In view of the referenced distress, Paul indicated that it was, in his opinion, "good for a man to remain as he is." Again, Paul does not lay down a command. Rather, he offers a prudent and practical opinion in regard to the difficulty a person will face if he/she chooses to alter his/her circumstantial position, specifically in regard to marriage. In certain situations, it is good for persons not to complicate their lives that they might not be divided in their interests and/or commitments.

We should make a point before going further. If singleness in general is a sin, that is, remaining single without the gift of celibacy as defined by Maken, then it would be sin regardless of circumstances and Paul could not thus speak this way. By way of objection, one may argue it is not always wrong to kill someone even though murder is wrong. That individual is right in that murder is sin while self-defense is not sin. Lying to protect the Jews from Nazis is not sin by virtue of the sanctity of human life and biblical precedent in other contexts (Exodus 1:15-21). However, we are told to submit to the government despite persecution (Romans 13). We sin if we do not submit unless we are asked to sin. In that case, we must not submit. Thus, it follows that self-defense and defense of others is not sin in certain situations. But murder is always sin. Now, do we have warrant to sin simply because something is difficult or inconvenient? Certainly not! So, we are not allowed to sin to avoid distress or even persecution.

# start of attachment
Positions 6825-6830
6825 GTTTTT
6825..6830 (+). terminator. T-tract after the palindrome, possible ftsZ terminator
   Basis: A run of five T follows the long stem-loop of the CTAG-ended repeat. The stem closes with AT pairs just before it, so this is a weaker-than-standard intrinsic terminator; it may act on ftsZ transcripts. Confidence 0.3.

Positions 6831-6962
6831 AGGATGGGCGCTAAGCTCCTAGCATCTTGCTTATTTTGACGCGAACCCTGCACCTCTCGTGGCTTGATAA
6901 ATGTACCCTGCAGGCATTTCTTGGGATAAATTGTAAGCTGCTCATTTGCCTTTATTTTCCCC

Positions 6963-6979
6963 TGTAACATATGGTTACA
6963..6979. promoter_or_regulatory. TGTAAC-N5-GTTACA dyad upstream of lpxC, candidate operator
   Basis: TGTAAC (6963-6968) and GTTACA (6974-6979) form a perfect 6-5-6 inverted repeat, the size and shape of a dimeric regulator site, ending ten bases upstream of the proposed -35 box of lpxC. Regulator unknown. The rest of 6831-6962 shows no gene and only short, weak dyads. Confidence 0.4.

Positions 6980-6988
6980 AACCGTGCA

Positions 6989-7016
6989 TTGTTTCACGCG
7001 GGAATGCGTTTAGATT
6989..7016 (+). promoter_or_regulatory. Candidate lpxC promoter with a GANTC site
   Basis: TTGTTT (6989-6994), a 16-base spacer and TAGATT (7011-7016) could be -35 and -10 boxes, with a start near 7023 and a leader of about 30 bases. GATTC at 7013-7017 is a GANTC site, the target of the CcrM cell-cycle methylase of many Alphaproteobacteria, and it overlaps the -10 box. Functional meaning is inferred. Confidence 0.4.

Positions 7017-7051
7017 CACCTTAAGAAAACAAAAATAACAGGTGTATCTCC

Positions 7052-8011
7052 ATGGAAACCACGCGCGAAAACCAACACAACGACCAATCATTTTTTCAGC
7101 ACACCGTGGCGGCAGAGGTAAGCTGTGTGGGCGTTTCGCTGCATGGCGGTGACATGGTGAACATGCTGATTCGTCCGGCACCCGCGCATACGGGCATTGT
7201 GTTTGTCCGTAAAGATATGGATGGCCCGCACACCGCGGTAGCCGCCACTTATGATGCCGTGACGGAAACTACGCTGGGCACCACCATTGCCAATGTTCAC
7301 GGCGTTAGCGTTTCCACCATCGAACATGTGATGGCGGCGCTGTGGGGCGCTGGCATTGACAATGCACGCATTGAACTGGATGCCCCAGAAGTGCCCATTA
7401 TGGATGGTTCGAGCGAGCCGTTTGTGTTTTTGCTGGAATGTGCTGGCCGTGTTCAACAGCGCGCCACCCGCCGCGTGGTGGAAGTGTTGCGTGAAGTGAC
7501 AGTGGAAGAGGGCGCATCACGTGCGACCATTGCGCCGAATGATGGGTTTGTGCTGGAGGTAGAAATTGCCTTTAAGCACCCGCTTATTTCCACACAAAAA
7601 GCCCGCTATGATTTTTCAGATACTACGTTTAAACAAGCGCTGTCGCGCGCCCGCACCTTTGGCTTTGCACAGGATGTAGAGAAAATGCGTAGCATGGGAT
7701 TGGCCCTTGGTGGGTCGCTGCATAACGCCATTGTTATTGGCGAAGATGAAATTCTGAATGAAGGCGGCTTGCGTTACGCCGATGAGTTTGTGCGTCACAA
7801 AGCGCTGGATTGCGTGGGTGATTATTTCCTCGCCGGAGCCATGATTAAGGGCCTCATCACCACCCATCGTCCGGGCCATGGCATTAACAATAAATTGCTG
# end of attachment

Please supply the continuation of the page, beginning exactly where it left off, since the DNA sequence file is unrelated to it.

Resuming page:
It follows then that God would not make an allowance for persons to remain single simply because of distress. If singleness in general were sin, Paul could not speak in the manner in which he does. Paul is simply giving a reason here as to why some might want to choose to remain single (in addition to other reasons not addressed).

Click here to read Part I.

Click here to read more of Dr. Dean's blogs in Crosswalk.com Weblogs.

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